There have been long heated discussions in the literature about the taxonomic status of several subtypes of tick-borne encephalitis virus (TBEV). In particular, it is about the European subtype of TBEV (TBEV-EU). In terms of cladistics, this is due to the fact that the common TBEV clade includes the louping-ill virus (LIV) taxon resulting in paraphyletic relationships between these two closely related species (Fig. 1):

Figure 1: The paraphyly of a TBEV taxon (red color) due to LIV inclusion. White circles depict posterior probability of 1.02. TSEV – Turkish sheep encephalitis virus; GGEV – Greek goat encephalitis virus (both of them are unclassified LIV-like viruses).

In the interim, the species definition claimed by ICTV is “A species is a monophyletic group of viruses whose properties can be distinguished from those of other species by multiple criteria”. To follow this objective principle, TBEV and LIV paraphyletic issue should be resolved. This could be done in two ways: whether by the separation of TBEV-E from the other TBEV subtypes (Far-Eastern [-FE], Siberian [-SIB], Baikalian [BKL], and Himalayan [HIM]) or by merging TBEV+LIV into the single species taxon. The last solution was proposed by Grard et al6 where authors combine TBEV and LIV taxa into the single species based on amino acid (aa) p-distances (0.09) of complete polyprotein aa sequences (4 for TBEV and 4 for LIV). Charrel et al2 came to the same conclusions on the TBEV+LIV integration based, however, on the analysis of E gene sequence (4 for TBEV and 9 for LIV). In both cases, the number of sequences analyzed was small regarding the currently available data. Moreover, the so-called “cut-off rule” (as in the case of Grard et al6) has one major flaw – the absence of biological rationale underlay the threshold proposed. Despite pairwise distance thresholds being able to work well in practice,8 evolutionary methods are needed to validate their use. Also, an underlying evolutionary model makes it possible to compare alternative evolutionary hypotheses statistically.3 Thus, the merger of TBEV+LIV applying only evolutionary distances can be questioned.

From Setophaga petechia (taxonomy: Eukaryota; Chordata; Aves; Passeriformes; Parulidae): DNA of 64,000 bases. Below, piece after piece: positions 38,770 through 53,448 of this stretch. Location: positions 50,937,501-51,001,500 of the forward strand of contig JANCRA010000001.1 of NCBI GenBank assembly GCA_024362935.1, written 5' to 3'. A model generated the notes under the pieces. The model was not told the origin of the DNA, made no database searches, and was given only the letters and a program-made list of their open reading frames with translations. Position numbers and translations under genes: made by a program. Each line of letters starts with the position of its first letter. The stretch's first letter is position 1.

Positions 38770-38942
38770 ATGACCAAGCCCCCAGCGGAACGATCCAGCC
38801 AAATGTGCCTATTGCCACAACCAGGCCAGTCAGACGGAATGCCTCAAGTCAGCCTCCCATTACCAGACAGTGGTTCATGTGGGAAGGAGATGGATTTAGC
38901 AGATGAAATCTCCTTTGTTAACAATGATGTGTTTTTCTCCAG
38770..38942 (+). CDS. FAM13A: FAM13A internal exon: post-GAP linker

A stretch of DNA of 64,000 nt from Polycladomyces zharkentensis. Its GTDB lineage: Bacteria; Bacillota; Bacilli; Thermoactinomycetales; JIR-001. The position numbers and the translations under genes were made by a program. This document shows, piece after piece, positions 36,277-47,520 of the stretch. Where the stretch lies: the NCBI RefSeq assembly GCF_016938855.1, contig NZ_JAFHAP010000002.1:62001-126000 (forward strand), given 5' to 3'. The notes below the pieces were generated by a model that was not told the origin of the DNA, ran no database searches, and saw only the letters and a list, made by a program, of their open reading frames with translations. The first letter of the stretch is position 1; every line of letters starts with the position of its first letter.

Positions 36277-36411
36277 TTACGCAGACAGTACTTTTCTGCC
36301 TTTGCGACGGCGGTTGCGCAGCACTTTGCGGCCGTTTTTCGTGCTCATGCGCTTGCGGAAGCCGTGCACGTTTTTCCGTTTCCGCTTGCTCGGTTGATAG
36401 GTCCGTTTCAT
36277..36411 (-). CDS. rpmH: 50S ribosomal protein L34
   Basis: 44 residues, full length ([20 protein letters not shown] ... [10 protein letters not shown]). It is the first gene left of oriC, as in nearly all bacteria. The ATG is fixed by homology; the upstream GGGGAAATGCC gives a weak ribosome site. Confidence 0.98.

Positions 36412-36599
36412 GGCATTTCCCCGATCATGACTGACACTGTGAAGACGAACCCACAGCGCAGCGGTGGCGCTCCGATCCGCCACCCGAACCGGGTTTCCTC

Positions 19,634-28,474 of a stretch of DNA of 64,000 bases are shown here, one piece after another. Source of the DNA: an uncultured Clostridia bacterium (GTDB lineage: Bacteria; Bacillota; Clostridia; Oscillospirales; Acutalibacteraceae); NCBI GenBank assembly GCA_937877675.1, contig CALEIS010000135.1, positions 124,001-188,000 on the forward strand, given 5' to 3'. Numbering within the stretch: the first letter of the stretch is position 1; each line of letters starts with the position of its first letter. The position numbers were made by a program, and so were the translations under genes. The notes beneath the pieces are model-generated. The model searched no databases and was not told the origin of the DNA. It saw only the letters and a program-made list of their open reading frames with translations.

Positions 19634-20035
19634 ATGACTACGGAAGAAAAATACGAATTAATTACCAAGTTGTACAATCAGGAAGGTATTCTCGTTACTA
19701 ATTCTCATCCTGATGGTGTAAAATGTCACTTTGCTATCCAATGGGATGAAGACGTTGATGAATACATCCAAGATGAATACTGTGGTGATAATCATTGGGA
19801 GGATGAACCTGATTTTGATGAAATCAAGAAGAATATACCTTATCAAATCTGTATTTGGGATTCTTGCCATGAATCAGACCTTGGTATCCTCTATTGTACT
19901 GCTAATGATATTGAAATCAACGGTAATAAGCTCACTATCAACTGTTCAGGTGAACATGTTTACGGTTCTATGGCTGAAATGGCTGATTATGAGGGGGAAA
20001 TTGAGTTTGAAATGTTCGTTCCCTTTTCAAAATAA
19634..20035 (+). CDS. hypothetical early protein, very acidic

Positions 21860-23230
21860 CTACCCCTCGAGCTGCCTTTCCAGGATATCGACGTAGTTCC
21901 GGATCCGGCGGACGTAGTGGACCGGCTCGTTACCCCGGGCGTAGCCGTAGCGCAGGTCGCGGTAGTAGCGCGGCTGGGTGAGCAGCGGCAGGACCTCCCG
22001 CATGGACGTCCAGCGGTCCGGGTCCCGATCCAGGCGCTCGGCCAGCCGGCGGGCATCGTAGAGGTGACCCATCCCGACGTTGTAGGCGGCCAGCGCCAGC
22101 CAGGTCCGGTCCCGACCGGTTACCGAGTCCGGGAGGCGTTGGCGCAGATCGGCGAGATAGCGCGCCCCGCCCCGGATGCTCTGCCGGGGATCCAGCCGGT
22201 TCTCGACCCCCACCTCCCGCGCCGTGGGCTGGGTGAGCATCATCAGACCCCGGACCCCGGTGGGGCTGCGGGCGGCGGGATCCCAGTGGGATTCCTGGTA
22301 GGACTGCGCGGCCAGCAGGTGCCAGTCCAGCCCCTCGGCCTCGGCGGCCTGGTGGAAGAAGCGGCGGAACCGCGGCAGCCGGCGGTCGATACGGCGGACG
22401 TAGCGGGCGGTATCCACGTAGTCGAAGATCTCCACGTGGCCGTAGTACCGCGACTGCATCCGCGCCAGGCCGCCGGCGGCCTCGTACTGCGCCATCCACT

Meanwhile, a large amount of data on the eye-catching differences between virus particularities of TBEV-EU and other TBEV subtypes have been accumulated at the moment that enables consideration of TBEV-EU as an independent taxonomic unit.

Thereby, to holistically scrutinize the paraphyletic problem of the TBEV+LIV group, we, at first, employed three available delimitation methods (GMYC, ABGD, PTP) using complete polyprotein aa sequences (n = 278) of all tick-borne flaviviruses (TBFV, 12 species), and finally, we analyzed available literature for other viral species criteria.

Delimitation Analysis

All three delimitation methods demonstrated that TBEV+LIV is not a single species unit. TBEV-E was separated into distinct taxon as well. Some methods such as PTP were tended to fraction TBEV subtypes within the clade more frequently, but none of them merged TBEV+E with other TBEV subtypes or with LIV (Fig. 2):

Figure 2: The phylogenetic tree of the TBFVs. The tree was reconstructed in BEAST using complete amino acid sequences (n = 278) of the polyprotein (3414 aa). For clarity, some of the wide clades were collapsed. Vertical bars to the right of tree tips indicate official classification (brown), our taxonomy proposal (orange), and delimitation results. Internal nodes with pp = 1 are marked as white circles, otherwise support values are shown by numbers ranging from 0 to 1.

Comparison of the Other Virus Particularities

We reviewed the literature for the other virus species criteria: natural and experimental host range, cell and tissue tropism, pathogenicity, vector specificity, and antigenicity. We have put all data on TBEV and LIV particularities observed into a table:

Table 1: Disease forms: E – encephalitis, M – meningitis, ME – meningoencephalitis; (m – monophasic, b – biphasic). *Rodents produce very low levels of viraemia as a result of LIV infection and do not support viraemic transmission as well.